This is my fourth day sugar free (also no booze, refined carbs or processed foods in general). I am feeling much better today – yesterday I was pretty lethargic and cranky. Today, I am feeling little headachy but generally awake and focused. I think maybe a factor that helped me was continuing to eat fruit – I am not cutting out all sugars, just unnatural man-made sugars so I see no point in removing very healthy fruit from my diet (not that I am eating more than 2-3 servings a day anyways). I guess the key is to remember why you are doing this, if it is just generally to be more healthy I think the key is to keep all natural foods in there and as Jonni says you have to find what works best for your body. I have basically just switched to a diet of “one ingredient” foods (including organic dairy, eggs, etc.) and I am feeling great and have already lost a couple pounds. I am posting this on here for those who might be daunted by trying to go sugar free and the fear of two weeks or more of torture.

    • Thanks, Jane. I’m glad you’re feeling better. I’ll bet you’re right, and the fruit saved you from some of the worst withdrawal symptoms – my theory (which you should take with a grain of salt, of course) is that it takes time for the body to get used to regulating it’s own blood sugar levels without the regular “fix” of table sugar and corn syrup. Good carbs, like fruit and sweet potatoes, seem to help during the transition. Since the withdrawal symptoms push many people back to eating sugar, anything that helps get through the first few weeks is really important. Thanks for sharing your experience.

  8. Holy moly… I’ve been reading these posts while munching on a chocolate bar… It’s been suggested to me by my sponsor (I’m clean 7.5 years from another addiction) that I may want to take a look at kicking my sugar habit… EEK! The thought scares the living crap out of me – it’s my security blanket, my friend, my enemy and first ever addiction all rolled into one. But it’s a very temporary comfort and a pretty destructive friendship and I know I need to – if not kick it completely – at least put a whole lot of space between us. I can’t wrap my brain around all the complex carbohydrate stuff yet, but am trying to find the courage to drop all the obvious sugars and junk food. One of the many concerns I have around it though is the withdrawal symptoms. I’m a flat-tack sleep-deprived already-emotional single mum of a 19 month-old and I can’t go to bed with a headache or lie on the couch with fatigue. Have any other single mums battled this and won and can give me some sage advice?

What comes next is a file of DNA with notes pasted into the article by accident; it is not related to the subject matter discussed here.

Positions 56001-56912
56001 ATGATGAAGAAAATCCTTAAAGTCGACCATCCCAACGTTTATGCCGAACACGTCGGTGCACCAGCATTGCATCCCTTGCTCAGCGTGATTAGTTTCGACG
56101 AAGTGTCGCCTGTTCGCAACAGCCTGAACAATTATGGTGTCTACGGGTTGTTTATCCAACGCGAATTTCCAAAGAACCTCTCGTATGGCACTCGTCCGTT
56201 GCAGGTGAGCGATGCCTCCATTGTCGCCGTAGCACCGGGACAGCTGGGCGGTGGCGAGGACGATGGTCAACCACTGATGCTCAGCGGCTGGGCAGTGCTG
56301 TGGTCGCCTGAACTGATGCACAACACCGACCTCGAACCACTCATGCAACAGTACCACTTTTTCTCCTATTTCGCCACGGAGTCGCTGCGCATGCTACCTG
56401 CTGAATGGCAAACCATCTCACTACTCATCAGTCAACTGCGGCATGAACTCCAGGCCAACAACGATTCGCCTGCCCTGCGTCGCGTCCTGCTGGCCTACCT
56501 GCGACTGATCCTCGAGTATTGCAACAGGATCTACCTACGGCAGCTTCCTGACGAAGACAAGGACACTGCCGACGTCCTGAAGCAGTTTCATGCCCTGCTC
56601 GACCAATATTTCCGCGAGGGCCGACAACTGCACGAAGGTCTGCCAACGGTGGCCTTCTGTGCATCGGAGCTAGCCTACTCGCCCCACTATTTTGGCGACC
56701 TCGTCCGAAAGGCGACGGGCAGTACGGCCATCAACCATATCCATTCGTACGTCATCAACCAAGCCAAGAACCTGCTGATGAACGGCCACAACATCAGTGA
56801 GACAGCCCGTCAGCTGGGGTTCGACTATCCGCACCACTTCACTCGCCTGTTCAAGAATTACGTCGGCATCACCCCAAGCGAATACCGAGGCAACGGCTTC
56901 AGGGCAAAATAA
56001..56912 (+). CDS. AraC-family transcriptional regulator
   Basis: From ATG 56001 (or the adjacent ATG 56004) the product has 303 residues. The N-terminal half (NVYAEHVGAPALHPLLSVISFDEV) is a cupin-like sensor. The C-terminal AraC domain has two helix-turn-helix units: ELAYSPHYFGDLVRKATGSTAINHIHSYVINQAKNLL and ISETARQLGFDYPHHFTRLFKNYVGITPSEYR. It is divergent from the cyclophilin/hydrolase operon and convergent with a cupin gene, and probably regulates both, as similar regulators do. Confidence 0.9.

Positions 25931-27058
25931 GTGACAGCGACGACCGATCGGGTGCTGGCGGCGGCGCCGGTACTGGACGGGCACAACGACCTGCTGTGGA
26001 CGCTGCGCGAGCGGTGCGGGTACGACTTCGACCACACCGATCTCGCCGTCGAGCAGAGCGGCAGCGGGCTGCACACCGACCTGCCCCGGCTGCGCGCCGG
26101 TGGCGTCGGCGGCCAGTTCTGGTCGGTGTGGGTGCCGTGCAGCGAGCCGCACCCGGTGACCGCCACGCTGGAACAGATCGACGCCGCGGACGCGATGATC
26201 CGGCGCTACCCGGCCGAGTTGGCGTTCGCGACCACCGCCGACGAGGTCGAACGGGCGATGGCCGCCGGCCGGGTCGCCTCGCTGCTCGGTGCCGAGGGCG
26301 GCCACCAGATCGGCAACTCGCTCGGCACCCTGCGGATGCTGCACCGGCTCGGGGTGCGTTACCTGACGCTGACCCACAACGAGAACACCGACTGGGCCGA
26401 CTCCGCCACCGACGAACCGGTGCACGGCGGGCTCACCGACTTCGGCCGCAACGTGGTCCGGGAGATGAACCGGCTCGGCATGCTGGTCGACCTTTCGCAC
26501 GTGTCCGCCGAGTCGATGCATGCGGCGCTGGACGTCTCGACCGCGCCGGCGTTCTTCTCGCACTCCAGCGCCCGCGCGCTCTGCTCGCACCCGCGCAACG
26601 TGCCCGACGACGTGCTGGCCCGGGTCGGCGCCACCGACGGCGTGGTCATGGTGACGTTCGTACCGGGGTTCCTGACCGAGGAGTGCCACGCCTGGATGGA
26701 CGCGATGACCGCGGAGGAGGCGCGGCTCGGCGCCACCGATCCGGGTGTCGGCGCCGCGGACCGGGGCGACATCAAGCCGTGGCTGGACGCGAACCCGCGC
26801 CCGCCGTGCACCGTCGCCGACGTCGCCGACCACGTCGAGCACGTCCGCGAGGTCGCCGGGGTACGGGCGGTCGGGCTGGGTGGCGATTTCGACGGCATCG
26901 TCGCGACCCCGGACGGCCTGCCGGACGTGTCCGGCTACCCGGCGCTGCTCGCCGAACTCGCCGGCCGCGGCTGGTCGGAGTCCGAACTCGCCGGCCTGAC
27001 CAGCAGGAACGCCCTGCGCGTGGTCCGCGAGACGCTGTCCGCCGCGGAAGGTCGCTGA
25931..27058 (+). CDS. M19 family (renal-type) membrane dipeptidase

• My daughter is all grown up, but I’ll jump in with some advice anyway. The one thing that seems to help people the most is to not go low-carb. The thing to avoid is just fructose in the form of table sugar and high fructose corn syrup. To keep your blood sugar from going crazy without the regular hits of sugar, replace the candy bars with potatoes, sweet potatoes, squash, whole wheat crackers, and anything else that contains carbohydrates along with real, honest food. This seems to make a big difference in how much the withdrawal symptoms affect people. The good news is that, in a few weeks, you may find yourself much less emotional than you are now, and you may sleep better. It’s worth a bit of work in the short run to find out. And, with no sugar around your house, your 19-month old child will have a much lower chance of getting diabetes or any of the other sugar-related illnesses that are plaguing America’s kids.

  9. Has anyone read the book “Heal yourself 101” by Markus Rothkranz? If so, what did u think of it. I 2 have been off the sugar, caffeine and carbs. I am having the same with drawals as mentioned above. The foggy mind and headache is what I struggle with the most whole being at work. Ppl look at me like I have no brain ATM, as I am staring into space. So hard. When I ppl I am doing it for better health they look at me as some kind of freak. It is so hard n so lonely. Usually a social person, though now stay home as sick if explaining to ppl why I’m not eating out ect.

    • I haven’t read the book. Going off carbs entirely, as well as also giving up caffeine, has probably made your symptoms a lot worse than just giving up sugar. You will probably feel a lot better soon, but if you don’t you should consider adding some good carbs, like sweet potatoes and other high-value foods, back into your diet. It can help you with your moods and fatigue. The headache may be caused by caffeine withdrawals, and they’ll go away eventually. However, if you don’t feel better reasonably soon, it wouldn’t hurt to make an appointment with your doctor.